These plates can really be made out of anything that fits in the press that can resist the enormous pressure repeatedly exerted through a print run.

Setting up the plates

“The plate is locked up into a metal frame called a Chase, which is locked into the press. We mount the plate on an aluminum base to get it to type-high, .918 inches, the standard of movable type that letterpress machines are designed for. ” — Ryan

This method of raising the plate to print height goes back to the original process of selecting individual letters for the printing press. These letters were often created in-house or provided by type-foundries (much different than the type foundries we get online). When the plate is in the machine, the design is then inked by an applicator and goes through the fun of being pressed with more pressure than your morning migraines.

The Press

Heidelberg Windmill

“This is 1954 Original Heidelberg, nicknamed a “Windmill” because of its rotary feeder mechanism. It is the standard for letterpress printing and represents the highest level of development of letterpress equipment. Made in Western Germany, it is a precise machine that provides consistent inking and hair-line registration. Though Heidelberg continues to be the largest press manufacturer in the world, these letterpress machines are no longer made. For that reason, we must carefully maintain, oil and cherish these machines because they were the last of their kind. ” — Ryan

There are a lot of machines that are no longer made but still exist out there. Because of the nature of these machines, if you can maintain them, they’ll work for a very, very long time. A lot of them still exist and can be bought relatively cheaply, making it more affordable to start, but don’t forget that it is an investment in authenticity and you’ll need to learn a lot about it before using it to not damage your machine.

Kluge

“The foil stamping is performed on a press called a Kluge. Foil is a letterpress-style process, but it is done using heat and a web of foil instead of ink. A foil print can have impression just like letterpress, and the Compass of Design cards were printed with a deep impression on 100% Cotton Crane’s Lettra paper. Kluge presses are still made, and are some of the best machines for foil stamping. This press is a late-1960’s model that was originally designed to print with ink, but it was converted to foil at some time in its history. ” — Ryan

I’ve seen a very old Kluge press before, and it was impressive (albeit, rundown due to neglect) However, these machines can be adapted to work with foil and are truly impressive to watch. They feed the machine with fresh sheets of paper in a very fluid manner that is mesmerizing to see.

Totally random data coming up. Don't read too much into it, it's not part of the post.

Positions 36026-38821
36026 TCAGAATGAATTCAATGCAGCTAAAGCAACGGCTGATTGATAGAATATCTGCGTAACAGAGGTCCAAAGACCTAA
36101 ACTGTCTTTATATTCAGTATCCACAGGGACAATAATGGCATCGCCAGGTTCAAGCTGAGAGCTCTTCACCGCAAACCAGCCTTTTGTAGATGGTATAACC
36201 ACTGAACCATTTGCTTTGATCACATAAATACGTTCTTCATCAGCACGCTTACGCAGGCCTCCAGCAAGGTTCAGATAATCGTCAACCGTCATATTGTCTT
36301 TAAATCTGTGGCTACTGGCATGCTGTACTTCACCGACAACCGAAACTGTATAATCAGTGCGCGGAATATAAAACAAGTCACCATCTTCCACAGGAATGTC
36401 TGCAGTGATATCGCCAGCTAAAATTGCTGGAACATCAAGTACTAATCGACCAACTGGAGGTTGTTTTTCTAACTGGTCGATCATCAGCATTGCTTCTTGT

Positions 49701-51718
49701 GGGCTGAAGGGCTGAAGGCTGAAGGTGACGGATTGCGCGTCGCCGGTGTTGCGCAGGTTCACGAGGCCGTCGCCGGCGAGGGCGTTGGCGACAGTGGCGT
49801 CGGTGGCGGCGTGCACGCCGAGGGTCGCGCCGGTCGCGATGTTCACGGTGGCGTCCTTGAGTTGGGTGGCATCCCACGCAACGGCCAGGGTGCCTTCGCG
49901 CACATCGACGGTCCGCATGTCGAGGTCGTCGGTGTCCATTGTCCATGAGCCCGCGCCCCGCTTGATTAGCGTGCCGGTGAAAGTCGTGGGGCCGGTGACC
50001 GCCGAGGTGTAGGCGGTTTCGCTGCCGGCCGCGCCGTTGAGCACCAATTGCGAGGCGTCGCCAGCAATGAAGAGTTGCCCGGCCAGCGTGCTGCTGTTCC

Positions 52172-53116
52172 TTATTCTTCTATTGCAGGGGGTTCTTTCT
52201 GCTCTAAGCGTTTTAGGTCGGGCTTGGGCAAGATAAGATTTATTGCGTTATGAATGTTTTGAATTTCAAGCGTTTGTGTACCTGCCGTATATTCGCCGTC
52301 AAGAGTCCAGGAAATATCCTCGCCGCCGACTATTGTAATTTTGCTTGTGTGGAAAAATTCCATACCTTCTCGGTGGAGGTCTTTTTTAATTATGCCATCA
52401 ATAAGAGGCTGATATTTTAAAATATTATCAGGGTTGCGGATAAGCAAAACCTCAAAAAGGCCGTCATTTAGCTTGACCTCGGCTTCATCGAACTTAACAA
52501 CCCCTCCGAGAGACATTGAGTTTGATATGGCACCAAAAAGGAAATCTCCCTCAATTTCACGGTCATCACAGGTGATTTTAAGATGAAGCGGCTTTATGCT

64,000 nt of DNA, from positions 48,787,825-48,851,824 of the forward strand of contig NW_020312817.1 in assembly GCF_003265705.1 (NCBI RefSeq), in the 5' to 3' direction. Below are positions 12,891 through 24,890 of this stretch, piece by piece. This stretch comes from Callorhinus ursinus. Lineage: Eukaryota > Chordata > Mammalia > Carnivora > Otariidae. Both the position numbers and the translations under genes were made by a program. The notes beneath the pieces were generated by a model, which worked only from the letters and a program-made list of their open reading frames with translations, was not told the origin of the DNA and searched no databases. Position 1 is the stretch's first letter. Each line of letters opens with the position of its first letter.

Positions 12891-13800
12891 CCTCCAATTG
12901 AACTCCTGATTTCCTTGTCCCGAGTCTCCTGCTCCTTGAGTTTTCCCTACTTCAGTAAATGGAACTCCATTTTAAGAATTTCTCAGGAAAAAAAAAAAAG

To actually see their machines in action: Check out their video “Made by Hands”

And definitely check out their portfolio of work, their article for “what is letterpress printing”, and see why they make what they do.

Setting up your artwork for letterpress printing, what I’ve learned.

Double check

Your print job will have plenty of details and things that might get lost in the printing because there are minimum requirements. Talk to your printer about what you’ve designed to see how the design will hold up to the printing press.

Choosing Colors and Methods

Your printer should have a lot of experience printing different colors and will know the best ways to apply/achieve the colors, but it’s still best to come to them with the method of choice (most commonly Pantone) and the other methods you want to use for print.

The more colors you choose, the more plates your artwork will need to have made which can increase the cost of the job. However, don’t be intimidated by cost if you’re shooting for quality.

Triple Check

I sent this design below after checking and double checking the proof. However, I ended up (entirely my fault) pushing a design to production with a mistake that will be costly to fix. Instead, I just hope that no one in the future notices (even though I just mentioned it.)

Triple check EVERYTHING. I may make a checklist for y’all later.

Setting up Cut Lines

These were done for me by the printer, but if you want more control over your artwork, you can set your own cut lines, print registers, and bleed areas, just make sure you check with the printer on their capabilities.

Timeframes

I had a short time frame to do this print job. I also probably ordered during a busy month. Just know that letterpress is a process done with a lot of manual labor and constant tweaks and readjusting. You should expect that it takes more than 2 weeks for a return, this took just over 4 weeks.

The Results

Like I had said, I wish I had Ryan’s photography skills

These backing cards are truly beautiful to hold and look excellent under lighting. They got all the minute details of the design as well as a nice quality print done consistent across the whole thing. I’m totally going to them again for my next projects.

I was able to get these to everyone in the community who asked for one, shipping all over to India, the UK, Canada, Australia, Sweden, Germany, China, Russia, all across the US… We’ve truly got an awesome supportive community, and this was a nice way that I could show my appreciation for anyone there both now and anyone in the future who joins. (:

Everyone’s been sending me tons of photos of what they’ve been doing with them. I hope everyone enjoys that little gift. I’ll be doing more stuff like this in the future for everyone who’s in the community (:

Thanks,

— Darian Rosebrook, Compass of Design


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Darian Rosebrook

Brand Identity Designer for @itssomagnetic, running a design community at @compassofdesign. I write to help others grow their skills as designers.

Compass of Design